If the subtlet is lost on you, they didn’t choose the name Obadiah Stane, the “Iron Monger,” for no reason. Obadiah is a war-profiteering hate-monger and Tony is his golden goose. All he wants to do is keep Tony fat and happy until the next best way to blow something up pops out of Tony’s head.
And what’s the greatest trick that Obadiah Stane pulled?
He’s convinced Tony that Tony’s doing good. If you listen to his very practiced speech to Christine Everhart from Vanity Fair, Tony tells her that his weapons are the only reason America is safe at night. If Tony Stark didn’t make weapons, the enemy would. He’s jokingly proud of the name “Merchant of Death.” He claims that he’s ready to start building better hospitals if the world would just stop being so imperfect.
And how does Tony ultimately resolve the moral dissonance he’s confronted with? By literally wooing Ms. Everhart tonight and discarding her tomorrow. She wakes up to an empty bed and stern warning from J.A.R.V.I.S., meanwhile Tony Stark has moved on and Pepper Potts is there to “take out the trash.”
But that’s not the real Tony Stark, is it? The real Tony Stark can’t be bothered to show up to receive the accolades that come from a career following in his father’s weapon-making footsteps. He’d rather skip out on the awards ceremony that celebrates his weapons designs and gamble for money he doesn’t need with people he doesn’t care about.
“Tony Stark wants to save the world.”
Before Tony’s big moment of truth (the one where he comes face to face with a bomb that literally has his name on it) Tony lets the truth slip to a vehicle full of soldiers. He mocks the idea of ever leaving his amazing, but still repetitive, boring, alcohol-soaked existence behind. “Peace? I’d be out of a job for peace.”
But all of that changes in the cave. In order to save Tony, Ho Yinsen rips out his heart, confronts him with truth, and gives him a loaner till he can make his own. In that cave, Obadiah’s illusion cracks and Tony becomes the one thing he never was: honest.
After his “brief soirée in an Afghan cave,” Tony opens up about his father. “There’s questions I would’ve asked him. I would’ve asked him how he felt about what his company did, if he was conflicted, if he ever had doubts. Or maybe he was every inch of man we remember from the newsreels.”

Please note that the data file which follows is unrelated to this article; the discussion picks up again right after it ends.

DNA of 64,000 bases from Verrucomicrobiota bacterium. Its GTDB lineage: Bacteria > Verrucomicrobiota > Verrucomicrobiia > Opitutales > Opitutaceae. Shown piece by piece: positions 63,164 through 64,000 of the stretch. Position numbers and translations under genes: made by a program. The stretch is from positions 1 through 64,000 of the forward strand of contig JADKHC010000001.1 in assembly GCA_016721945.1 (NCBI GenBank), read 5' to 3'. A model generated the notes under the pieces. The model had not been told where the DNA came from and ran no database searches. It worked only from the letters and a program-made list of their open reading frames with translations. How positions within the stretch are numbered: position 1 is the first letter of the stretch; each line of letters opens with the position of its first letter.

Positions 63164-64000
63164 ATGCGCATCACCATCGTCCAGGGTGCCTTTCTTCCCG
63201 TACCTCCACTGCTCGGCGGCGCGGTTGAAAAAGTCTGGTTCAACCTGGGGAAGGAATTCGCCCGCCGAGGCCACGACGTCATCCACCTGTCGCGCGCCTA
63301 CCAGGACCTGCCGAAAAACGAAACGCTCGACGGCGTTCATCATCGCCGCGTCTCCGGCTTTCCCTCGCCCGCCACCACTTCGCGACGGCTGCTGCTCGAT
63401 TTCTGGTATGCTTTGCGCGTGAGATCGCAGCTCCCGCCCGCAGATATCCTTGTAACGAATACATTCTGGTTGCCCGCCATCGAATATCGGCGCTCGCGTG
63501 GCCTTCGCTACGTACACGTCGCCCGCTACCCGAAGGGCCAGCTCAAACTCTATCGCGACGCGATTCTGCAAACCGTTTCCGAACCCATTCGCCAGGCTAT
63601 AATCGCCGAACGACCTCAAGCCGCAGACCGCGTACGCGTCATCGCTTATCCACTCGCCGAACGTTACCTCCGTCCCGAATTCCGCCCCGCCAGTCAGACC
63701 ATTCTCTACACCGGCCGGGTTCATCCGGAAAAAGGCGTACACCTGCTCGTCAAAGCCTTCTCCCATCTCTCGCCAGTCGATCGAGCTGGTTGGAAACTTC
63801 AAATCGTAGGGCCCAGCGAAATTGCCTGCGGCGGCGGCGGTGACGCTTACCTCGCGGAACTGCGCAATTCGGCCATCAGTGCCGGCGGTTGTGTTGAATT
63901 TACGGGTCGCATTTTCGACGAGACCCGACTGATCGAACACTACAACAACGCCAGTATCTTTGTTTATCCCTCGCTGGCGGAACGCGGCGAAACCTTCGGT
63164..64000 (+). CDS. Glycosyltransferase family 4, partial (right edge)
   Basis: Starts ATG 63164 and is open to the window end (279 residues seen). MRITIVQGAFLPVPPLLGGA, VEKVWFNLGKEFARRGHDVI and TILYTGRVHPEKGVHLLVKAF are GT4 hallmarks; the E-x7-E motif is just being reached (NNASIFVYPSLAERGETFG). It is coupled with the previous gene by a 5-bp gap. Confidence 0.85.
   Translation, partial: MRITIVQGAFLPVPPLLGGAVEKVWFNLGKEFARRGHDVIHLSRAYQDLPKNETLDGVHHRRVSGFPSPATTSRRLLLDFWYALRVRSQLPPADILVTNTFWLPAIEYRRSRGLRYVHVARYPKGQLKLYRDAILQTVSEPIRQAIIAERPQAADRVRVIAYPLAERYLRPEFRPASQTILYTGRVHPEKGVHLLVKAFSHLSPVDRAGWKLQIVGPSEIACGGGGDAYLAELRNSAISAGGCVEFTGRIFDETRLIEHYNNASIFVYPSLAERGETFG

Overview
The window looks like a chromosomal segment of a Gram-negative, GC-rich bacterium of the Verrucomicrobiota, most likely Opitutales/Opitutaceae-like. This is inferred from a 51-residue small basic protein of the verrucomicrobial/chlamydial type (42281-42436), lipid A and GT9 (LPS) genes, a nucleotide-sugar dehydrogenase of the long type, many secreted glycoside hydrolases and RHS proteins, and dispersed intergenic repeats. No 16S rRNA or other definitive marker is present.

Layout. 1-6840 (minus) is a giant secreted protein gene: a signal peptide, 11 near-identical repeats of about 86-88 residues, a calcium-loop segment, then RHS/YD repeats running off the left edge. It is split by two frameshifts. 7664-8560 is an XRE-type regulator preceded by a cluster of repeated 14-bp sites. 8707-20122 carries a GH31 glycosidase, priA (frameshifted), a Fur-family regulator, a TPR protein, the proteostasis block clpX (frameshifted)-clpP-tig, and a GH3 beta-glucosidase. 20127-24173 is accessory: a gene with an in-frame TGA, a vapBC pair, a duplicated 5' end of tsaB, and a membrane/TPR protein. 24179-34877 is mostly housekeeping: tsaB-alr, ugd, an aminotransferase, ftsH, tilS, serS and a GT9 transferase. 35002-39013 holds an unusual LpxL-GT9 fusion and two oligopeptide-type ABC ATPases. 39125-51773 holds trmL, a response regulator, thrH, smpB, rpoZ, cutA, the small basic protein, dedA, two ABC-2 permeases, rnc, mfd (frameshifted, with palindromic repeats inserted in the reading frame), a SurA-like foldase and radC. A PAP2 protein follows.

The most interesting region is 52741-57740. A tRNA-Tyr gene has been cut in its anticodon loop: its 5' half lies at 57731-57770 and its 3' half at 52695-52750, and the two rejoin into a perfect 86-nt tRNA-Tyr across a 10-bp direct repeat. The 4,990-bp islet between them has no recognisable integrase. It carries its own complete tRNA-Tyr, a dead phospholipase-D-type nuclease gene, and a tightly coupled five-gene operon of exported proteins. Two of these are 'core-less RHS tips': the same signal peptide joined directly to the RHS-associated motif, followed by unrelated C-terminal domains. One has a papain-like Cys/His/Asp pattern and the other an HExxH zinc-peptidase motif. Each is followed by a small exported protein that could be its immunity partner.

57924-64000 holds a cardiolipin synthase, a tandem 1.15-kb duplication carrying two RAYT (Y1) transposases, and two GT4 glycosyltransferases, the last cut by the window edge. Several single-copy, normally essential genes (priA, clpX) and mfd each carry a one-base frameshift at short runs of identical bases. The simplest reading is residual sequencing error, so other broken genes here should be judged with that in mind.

With newfound clarity, Tony rejects Obadiah Stane, Tony’s personal arbiter of Howard Stark’s legacy. Tony rejects the girls of the week and pursues Pepper Potts, the woman he knows he actually wants to be with.
While the finale of the film might look like two dudes in robot suits beating the tar out of each other with lasers and missiles and rocket boots, there’s a lot more to it. Tony’s not just fighting for his life, he’s fighting for his soul. Tony is facing the biggest lie in his life with truth. When Tony asks Pepper to destroy the arc reactor to kill Obadiah Stane, it’s not just big shiny sky beam go BOOM! Tony extinguishes the Iron Monger in the flames of Howard Stark’s hopes for the his son. That’s a moment dripping with symbolism.
Before we wrap up, there’s another moment that changes when you realize this movie is about Iron Man making an honest man out of Tony Stark. It’s the big reveal that the ends the film.
People forget that before the MCU, the superhero secret identity was part of every comic book movie.
Spider-Man had to juggle the responsibility of real life against his heroic secret, Vicki Vale had to choose between Bruce Wayne and Batman. While Tony Stark’s admission was surprising at the time, the public confession is really the only way this movie could have ended.
In a movie about a liar’s path to redemption, you can’t get much more honest than the last four words of this film:
“I am Iron Man.”
See you next Monday when we dig deep into the orphaned step-cousin of the MCU, Incredible Hulk.